If you’ve ever looked at one of [Todd Harrison’s] teardown or how-to videos closely, you would likely notice that his work bench looks like a standard hacker workspace. While we all try to keep our work areas clear of clutter, it’s not uncommon for components to pile up, cords to tangle, and things to get messy. [Todd] decided it was time to get a bit more organized, so he recorded a video showing how he went about the process.
Part of [Todd’s] work revolved around adding shelves to his bench so that he didn’t have measurement equipment stacked on top of one another. He also spent a good amount of time adding 30 additional plug sockets to his work space, replacing the single socket he had been struggling with for years.
Obviously this is not really a hack in and of itself, though this sort of reorganization is an important to efficient hacking all the same. We like the fact that [Todd] took the time to explain his process and materials in great detail – it will no doubt be helpful to those new to hacking.
Continue reading to see [Todd’s] video in its entirety, or swing by his blog for more pictures and details.
18 thoughts on “Updating Your Workspace For More Organized And Efficient Hacking”
Those screwdrivers sticking up look somewhat dangerous. 99999/100000 times no big deal, but that one time someone stumbles and impales their eyeball on one of the pointy things is not worth it to me.
then turn them over…pointy end down
Shees though crowd to today. No matter how carefully you couched your concerns you basically told to go away.
Totally irrelevent, it seems to be a magnet holder risks of injury are close to none. And below the risk to be hurt while falling face first on a project waiting on the bench.
It doesn’t take much to take a spill and bring one of them down with you, so there is ALWAYS some risk for some sort of injury.
If you feel that is a concern worth mentioning, I would strongly recommend a hobby not involving tools or electricity for you.
Electronics Workbench Flickr Group:
I do so much need shelves above my workspace.
But magnets for tool-holders does not seem like the best idea. It irritates me when a pair of pliers will not let go of a smd component because it is magnetic.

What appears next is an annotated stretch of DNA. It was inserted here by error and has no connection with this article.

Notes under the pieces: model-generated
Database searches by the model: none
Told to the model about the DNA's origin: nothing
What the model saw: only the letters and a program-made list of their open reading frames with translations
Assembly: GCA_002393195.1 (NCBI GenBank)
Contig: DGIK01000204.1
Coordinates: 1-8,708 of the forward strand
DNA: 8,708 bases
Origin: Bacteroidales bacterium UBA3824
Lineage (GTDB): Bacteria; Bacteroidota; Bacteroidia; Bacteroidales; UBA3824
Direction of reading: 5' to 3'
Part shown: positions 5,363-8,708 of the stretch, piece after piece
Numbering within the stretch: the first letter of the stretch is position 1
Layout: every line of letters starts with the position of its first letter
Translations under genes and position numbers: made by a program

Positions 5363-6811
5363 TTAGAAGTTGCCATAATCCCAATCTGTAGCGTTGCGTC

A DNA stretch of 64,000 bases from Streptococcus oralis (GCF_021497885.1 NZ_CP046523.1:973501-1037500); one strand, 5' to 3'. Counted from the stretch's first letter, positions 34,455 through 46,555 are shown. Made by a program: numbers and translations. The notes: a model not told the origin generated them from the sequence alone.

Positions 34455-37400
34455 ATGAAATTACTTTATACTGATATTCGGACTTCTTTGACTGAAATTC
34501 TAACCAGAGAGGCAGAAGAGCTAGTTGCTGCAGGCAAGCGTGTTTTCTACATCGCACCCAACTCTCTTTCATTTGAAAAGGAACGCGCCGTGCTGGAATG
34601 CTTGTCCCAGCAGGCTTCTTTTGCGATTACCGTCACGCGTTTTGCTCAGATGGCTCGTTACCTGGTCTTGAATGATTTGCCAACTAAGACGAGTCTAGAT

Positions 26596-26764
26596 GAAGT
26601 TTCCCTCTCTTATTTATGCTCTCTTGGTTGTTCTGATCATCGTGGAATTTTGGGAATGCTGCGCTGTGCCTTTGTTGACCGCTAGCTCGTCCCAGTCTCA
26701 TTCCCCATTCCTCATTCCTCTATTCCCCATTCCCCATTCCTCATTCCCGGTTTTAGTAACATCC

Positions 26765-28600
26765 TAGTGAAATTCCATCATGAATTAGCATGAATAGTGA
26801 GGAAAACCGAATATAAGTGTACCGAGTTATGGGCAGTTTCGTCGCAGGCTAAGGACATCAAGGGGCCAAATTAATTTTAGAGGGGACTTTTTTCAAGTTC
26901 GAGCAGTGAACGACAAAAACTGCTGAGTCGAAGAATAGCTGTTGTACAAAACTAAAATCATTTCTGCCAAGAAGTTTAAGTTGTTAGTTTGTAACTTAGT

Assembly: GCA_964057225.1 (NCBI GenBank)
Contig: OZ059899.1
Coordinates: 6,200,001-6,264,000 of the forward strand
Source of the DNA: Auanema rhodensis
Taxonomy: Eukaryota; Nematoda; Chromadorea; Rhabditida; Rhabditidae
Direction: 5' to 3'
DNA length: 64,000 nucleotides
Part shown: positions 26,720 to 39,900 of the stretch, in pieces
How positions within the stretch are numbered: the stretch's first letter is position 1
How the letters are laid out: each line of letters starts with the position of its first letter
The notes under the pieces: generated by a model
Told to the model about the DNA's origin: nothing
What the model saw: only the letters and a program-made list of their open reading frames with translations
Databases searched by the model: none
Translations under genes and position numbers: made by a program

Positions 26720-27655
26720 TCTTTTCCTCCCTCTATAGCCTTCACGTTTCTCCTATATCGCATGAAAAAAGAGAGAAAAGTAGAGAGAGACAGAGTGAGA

Love it! I have to say: with a layout that great, perhaps some lights other than the ceiling light should be integrated. Then maybe some music… love a workspace with a killer vibe.
He does have lamps under the lowest shelf.
But where is his lighted magnifier? B^)
Oops! now I see it on the right.
He should pick up another oscope…Can’t have to many of those.
Or power supplies,
or meters, or lights… or clamps (oh wait, that’s for woodworking).
I thought that the national electrical code limits the number of outlets on one 20A circuit to something like 8 or 12. Whatever the number, it’s certainly less than 30.
Getting stranded wire in solidly under screw coovtion can become bearcat if you are doing a lot of wiring, personally I’d stick to solid wire. In the event you have a hard pull you should have installed ax to facilitate the pull. I can’t remember off the top of my head what the NEC requires, but the requirement is a good guideline in practice. When I was kid we used those Leviton Bakelite surface mount devices, running romex between them. I ran across some not to long ago, man are they expensive now Just may as well do it the “proper” way, it would be cheaper.
This is very informative for a garage/basements shop idea. Cool, like “This Old Workshop”.
“I’m ToddFun and Welcome to This Old Workshop; see, has a nice ring to it! Not original, but still a nice ring.
It must be nice having someplace permanent to live :-(
I was looking for some ideas for work space shelving and outlets for my equipment. Great ideas, and I’ll use most of them if you don’t mind! Thanks.
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